COVID-19 search trends: July/August 2020July and August 2020 search trends

Local hospitality venues

As spring became summer and some lockdown restrictions started to ease in the UK, the ‘eat out to help out’ scheme was launched. With just 1.5k search volume in July 2020 for the term, this jumped to more than 204k in August as public confidence started to grow and people took advantage of the discounts.

The search term ‘Italian restaurants near me’ hit £80k in August 2020 (compared to 50k in the same month of 2019), which highlighted that local SEO was more important than ever for hospitality businesses that were able to operate at this point. There was clear demand for local food businesses and those that kept their details up to date online, such as opening hours and details of any special COVID-19 measures they were taking in their Google My Business listing.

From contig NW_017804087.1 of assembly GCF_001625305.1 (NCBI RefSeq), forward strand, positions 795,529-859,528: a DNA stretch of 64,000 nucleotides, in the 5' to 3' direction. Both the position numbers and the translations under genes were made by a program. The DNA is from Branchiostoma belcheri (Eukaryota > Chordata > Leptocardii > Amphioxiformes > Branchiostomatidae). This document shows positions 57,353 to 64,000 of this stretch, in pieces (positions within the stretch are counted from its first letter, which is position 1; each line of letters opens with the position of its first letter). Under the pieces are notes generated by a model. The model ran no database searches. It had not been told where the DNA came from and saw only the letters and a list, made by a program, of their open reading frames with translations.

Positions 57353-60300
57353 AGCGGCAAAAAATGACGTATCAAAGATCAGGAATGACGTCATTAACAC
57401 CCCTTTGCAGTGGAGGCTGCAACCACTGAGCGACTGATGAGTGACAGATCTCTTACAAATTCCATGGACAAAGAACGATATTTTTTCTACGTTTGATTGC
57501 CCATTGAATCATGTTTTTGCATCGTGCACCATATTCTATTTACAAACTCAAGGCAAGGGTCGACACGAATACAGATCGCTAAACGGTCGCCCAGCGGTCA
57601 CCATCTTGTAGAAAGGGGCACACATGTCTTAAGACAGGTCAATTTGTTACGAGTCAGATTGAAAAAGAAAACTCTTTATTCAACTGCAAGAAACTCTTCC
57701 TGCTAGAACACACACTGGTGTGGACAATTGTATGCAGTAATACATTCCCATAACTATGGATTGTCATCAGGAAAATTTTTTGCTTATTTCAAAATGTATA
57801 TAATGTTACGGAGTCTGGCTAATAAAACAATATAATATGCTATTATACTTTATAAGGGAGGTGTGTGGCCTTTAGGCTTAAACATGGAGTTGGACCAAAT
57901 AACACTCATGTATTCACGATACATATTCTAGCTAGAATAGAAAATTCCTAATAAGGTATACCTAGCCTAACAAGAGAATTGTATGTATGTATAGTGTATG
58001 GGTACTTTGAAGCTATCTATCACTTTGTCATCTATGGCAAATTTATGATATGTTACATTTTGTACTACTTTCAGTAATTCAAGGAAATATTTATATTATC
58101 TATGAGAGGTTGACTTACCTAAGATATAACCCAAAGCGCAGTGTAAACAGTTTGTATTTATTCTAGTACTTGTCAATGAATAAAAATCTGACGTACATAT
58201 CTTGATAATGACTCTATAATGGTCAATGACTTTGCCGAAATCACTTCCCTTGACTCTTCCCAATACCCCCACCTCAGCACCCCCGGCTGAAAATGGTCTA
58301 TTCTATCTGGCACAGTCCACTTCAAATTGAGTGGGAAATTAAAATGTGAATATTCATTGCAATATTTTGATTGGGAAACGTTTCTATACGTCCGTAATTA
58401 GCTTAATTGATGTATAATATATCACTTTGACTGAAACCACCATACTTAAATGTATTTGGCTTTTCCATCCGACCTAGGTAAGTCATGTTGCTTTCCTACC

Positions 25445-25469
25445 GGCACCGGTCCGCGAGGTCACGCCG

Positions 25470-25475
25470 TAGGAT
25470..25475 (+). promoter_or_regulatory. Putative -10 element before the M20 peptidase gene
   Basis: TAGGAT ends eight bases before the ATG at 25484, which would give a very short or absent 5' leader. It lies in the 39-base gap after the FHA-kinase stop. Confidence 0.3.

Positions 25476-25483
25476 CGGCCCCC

COVID-19 search trends: October-December 2020October 2020 – December 2020 search trends

‘What tier is XX in?’

As the tier system came into play in October and different COVID-19 rules and restrictions applied to specific locations, people understandably started searching for more specific information online about where they or their loved ones lived. The cities with the most searches were London, Sheffield, Manchester and Glasgow and they continued to fluctuate throughout the rest of the year.

COVID-19 search trends: Early 2021Early 2021 search trends

Mental health